SAP to present their global certification program at London briefing

Chloe MendoncaPosted by Chloe Mendonca

A key to SAP’s success is ensuring that the professional learning path of skilled SAP practitioners is continually supported – thereby making qualified experts on their cloud solutions readily available to customers, partners and consultants.

In a world where current knowledge and skills are more important than ever, SAP needed a way to verify that their cloud consultants around the world were keeping their knowledge and skills up-to-date  with rapidly changing technology. A representative of the certification program at SAP comments:breakfast briefing

It became clear that a certification that lasted for two or three years didn’t cut it any longer – in all areas of the portfolio. Everything is evolving so quickly, and SAP has to always support current, validated knowledge.”

Best Practices from SAP

The move to the cloud required some fundamental changes to SAP’s existing certification program. What challenges did they face? What technologies are they using to ensure the security of the program? Join us on the 21st of October for a breakfast briefing in London, where Ralf Kirchgaessner, Manager of Global Certification at SAP, will discuss the answers to these questions. Ralf will tell how the SAP team planned for the program, explain its benefits and share lessons learned.

Click here to learn more and register for this complimentary breakfast briefing *Seats are limited

High-Stakes Assessments

The briefing will  include a best-practice seminar on the types of technologies and techniques to consider using as part of your assessment program to securely create, deliver and report on high-stakes tests around the world. It will highlight technologies such as online invigilation, secure browsers and item banking tools that alleviate the testing centre burden and allow organisations and test publishers to securely administer trustable tests and exams and protect valuable assessment content.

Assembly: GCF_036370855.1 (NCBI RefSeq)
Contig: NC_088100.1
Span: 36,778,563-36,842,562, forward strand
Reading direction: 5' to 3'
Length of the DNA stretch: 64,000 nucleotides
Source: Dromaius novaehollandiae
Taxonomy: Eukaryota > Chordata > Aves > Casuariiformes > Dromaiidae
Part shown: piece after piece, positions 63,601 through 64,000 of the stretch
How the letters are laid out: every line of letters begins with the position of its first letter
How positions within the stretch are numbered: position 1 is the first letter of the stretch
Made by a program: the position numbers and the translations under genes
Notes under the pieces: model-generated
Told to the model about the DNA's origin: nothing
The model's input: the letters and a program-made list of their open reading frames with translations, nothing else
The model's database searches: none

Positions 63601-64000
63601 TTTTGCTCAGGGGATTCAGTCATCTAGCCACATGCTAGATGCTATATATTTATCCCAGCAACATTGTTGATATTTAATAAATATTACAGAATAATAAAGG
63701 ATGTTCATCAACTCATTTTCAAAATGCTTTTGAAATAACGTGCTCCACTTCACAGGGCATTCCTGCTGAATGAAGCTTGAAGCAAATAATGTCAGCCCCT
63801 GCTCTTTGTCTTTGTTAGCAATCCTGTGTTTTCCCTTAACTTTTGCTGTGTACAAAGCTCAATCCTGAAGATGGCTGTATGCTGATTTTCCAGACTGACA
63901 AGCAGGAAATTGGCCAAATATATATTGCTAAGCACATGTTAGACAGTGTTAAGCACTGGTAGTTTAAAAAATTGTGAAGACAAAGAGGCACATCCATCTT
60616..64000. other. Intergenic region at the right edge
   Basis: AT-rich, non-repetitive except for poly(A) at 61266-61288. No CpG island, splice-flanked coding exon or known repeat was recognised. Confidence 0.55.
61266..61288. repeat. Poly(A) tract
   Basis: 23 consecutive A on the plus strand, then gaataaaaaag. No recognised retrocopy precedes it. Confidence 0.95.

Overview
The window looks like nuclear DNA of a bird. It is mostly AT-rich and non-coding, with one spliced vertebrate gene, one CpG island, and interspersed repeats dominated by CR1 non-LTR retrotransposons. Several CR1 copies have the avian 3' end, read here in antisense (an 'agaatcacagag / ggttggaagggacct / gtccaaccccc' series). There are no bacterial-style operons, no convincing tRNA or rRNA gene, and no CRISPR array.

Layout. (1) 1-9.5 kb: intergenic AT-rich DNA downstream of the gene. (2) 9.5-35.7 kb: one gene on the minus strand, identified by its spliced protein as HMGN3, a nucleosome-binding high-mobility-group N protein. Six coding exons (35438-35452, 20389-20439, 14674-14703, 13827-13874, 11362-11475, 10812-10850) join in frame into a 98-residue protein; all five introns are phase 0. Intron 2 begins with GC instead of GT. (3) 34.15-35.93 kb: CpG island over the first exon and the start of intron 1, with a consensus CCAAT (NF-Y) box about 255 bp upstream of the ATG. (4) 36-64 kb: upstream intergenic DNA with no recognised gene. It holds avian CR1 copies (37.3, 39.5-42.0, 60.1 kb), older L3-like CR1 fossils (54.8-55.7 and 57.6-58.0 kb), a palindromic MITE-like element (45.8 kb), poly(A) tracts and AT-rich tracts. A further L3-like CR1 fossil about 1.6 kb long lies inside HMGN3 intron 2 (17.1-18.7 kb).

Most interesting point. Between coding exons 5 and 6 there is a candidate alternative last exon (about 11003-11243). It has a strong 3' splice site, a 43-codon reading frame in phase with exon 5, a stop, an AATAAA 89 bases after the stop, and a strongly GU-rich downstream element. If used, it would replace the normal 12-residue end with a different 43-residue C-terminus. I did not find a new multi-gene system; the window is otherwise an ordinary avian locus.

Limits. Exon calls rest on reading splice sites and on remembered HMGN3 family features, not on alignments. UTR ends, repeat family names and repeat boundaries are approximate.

What’s a breakfast briefing?

You can expect a morning of networking, best practice tips and live demonstrations of the newest assessment technologies.The event will include a complimentary breakfast at 8:45 a.m. followed by presentations and discussions until about 12:30 p.m.

Who should attend?

These gatherings are ideal for people involved in certification, compliance and/or risk management, and learning and development.

When? Where?

Wednesday 21st October at Microsoft’s Office in London, Victoria — 8:45 a.m. – 12:30 p.m

Click here to learn more and register to attend

Intro to high-stakes assessment

Lance bio pic  Posted by

Hello, and welcome to my first blog post for Questionmark. I joined Questionmark in May of 2014 but have just recently become Product Owner for Authoring. That means I oversee the tools we build to help people like you write their questions and assessments.

My professional background in assessment is mostly in the realm of high-stakes testing. That means I’ve worked with organizations that license, certify, or otherwise credential individuals. These include medical/nursing boards, driving standards organizations, software/hardware companies, financial services, and all sorts of sectors where determining competency is important.

With that in mind, I thought I’d kick off my blogging career at Questionmark with a series of posts on the topic of high-stakes assessment.

Now that I’ve riveted your attention with that awesome and no-at-all tedious opening you’re naturally chomping at the bit to learn more, right?

Right?

Read on!

High-stakes assessment defined

I think of a high-stakes assessment as having the following traits:

It strongly influences or determines an individual’s ability to practice a profession

Organizations that administer high-stakes assessments operate along a continuum of influence. For example, certifications from SAP or other IT organizations are typically viewed as desirable by employers and may be used as a differentiator when hiring or setting compensation, but are not necessarily required for employment. At the other end of the continuum we have organizations that actually determine a person’s ability to practice a profession. An example is that you must be licensed by a state bar association to practice law in a US state. In between these extremes lie many shades of influence. The key concept here is that the influence is real…from affecting hiring/promotion decisions to flat-out determining if a person can be hired or continue to work in their chosen profession.